As many of you know I left my position at CSG to race full time this season, so I’ve been more motivated than ever to keep progressing. I spent the winter if Florida and had a ton of great training down there without any major setbacks. Training camp was solid and I knew right from the start that the Kenda/5-Hour Energy team was going to be the team to beat this year. It became even more obvious during the TTT drills and uphill battles than ensued that week!
I made may way to the San Dimas stage race in March, followed by the Redlands Classic. Phil winning the uphill prologue at San Dimas seemed to make the race pretty straight forward, but things became a little blurry when we woke up the next day to pouring 45 degree rain. Fortunately the road race that day is a tough one and the field shrunk down to about 50 riders pretty quickly. I think everyone was relieved at that point but as soon as the madness subsided for a moment, everything went wrong. We came into a sweeping right hand corner when I heard the squealing and metal-on-metal sounds of a crash about 10 places ahead of me. Everyone slammed on the breaks, meaning everyone fell instantly on the slippery roads. I attempted to ride over the pile in front of me but only succeeded in hitting the barricades and flipping over them. My initial body check was pretty straight forward: left shoulder is dislocated, right calf is badly bruised. My shoulder, fortunately, popped back in after about a minute. Ok, it was probably 30 seconds but it sure felt like a minute. I thought for a moment about continuing on in the race but when my calf made it unreasonable to even walk towards my bike I figured my day was done.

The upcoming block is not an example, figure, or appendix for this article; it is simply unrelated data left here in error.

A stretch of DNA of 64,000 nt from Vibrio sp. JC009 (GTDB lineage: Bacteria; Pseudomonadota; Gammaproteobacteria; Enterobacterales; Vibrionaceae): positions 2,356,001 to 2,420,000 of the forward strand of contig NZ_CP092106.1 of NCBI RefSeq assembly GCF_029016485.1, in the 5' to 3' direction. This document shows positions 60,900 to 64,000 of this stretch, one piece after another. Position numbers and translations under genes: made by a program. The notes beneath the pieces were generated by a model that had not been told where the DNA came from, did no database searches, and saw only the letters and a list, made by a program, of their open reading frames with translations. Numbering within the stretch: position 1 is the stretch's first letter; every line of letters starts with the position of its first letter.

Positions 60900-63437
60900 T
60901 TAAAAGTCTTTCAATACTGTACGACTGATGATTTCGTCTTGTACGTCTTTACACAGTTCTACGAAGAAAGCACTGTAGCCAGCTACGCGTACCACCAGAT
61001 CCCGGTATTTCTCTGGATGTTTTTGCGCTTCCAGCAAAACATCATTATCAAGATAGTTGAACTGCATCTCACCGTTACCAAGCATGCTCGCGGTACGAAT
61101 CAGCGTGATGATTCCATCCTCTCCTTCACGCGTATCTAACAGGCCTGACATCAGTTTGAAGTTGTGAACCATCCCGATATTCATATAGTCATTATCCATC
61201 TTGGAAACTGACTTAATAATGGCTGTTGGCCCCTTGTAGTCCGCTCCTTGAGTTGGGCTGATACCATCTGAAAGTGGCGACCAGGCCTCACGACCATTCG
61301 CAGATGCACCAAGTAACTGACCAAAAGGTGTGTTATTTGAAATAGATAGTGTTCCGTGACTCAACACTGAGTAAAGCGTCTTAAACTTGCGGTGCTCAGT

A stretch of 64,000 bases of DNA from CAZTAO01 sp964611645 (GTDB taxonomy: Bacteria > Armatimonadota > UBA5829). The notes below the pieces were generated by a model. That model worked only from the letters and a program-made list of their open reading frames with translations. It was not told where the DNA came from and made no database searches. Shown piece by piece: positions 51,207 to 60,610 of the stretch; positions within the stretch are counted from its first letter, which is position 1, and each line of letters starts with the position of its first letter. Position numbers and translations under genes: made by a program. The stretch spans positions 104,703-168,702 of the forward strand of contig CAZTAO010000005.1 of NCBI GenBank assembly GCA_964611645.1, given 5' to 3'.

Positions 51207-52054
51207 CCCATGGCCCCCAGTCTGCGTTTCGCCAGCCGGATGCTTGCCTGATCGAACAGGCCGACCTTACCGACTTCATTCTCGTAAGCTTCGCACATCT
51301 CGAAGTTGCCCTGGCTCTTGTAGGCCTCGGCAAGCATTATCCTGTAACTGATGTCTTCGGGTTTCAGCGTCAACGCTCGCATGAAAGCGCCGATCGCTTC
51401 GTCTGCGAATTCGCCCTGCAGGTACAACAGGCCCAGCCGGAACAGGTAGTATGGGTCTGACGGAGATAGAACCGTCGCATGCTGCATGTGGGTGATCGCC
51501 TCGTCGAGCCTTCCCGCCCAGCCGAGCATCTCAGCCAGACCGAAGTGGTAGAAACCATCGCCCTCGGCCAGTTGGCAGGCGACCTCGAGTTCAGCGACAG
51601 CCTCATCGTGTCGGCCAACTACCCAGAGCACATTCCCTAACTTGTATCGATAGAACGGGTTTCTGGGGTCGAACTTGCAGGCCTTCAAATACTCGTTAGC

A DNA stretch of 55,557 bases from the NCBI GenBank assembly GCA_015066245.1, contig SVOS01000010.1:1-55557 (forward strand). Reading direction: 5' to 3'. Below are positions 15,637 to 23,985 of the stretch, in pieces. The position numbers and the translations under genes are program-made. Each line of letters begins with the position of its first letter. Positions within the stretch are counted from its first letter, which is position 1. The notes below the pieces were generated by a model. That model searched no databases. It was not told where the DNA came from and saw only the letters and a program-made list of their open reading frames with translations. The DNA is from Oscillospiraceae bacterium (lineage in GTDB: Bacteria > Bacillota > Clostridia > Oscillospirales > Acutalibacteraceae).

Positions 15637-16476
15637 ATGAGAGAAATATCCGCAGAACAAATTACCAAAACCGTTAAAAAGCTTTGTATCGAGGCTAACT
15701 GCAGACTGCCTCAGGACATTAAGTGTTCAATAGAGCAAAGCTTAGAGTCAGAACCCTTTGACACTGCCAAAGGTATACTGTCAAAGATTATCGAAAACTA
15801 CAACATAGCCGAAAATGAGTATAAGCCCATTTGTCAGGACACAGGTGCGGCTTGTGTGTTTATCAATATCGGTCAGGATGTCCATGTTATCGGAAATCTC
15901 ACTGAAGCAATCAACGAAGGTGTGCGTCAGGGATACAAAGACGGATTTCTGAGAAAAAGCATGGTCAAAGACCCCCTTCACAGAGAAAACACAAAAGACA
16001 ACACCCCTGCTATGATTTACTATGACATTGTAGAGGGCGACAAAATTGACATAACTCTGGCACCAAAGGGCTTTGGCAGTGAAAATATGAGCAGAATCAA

The team ended up keeping yellow that weekend with Andy Jacques-Maynes as well as taking the KOM jersey with Phil. Not bad at all, but I was incredibly bummed out to have to sit and watch from the sidelines. Determined to make it right at Redlands, I went out for a hard ride just two days after the crash, and actually felt decent. I noticed some fleeting headaches the next morning but it was nothing to write home about. I wrote it off as dehydration. On Wednesday, the day before starting Redlands, the headaches were bad and becoming very persistent. I figured I should tell someone.
Our team doctor, Dr. Jason Brayley, works as a sports medicine physician at his practice in California and he was at Redlands to help us out for the week. After inspecting my helmet I let him know that it was certainly smashed in but didn’t seemed to be cracked. That could be either a good thing or a bad thing. After a few discussions and tests he and Frankie decided that it would be best if I sat out of Redlands to avoid further injury. Definitely not news I wanted to hear but my common sense was telling me that they were probably right. Plus, it allowed Jim Stemper to fill in for me so I didn’t have to worry, that guy’s an animal.
Phil and the team pulled off a huge victory that week and took home the yellow jersey. I couldn’t understand why I wasn’t able to be out there with those guys, it was just a headache! Cyclists are drilled to be able to withstand a huge amount of pain, from road rash to broken bones, it’s all part of the sport. You crash, you get up, and you keep racing unless completely unable to pedal. Well, I was able to pedal, I was fine, but Dr. Brayley was persistent in having me not touch my bike.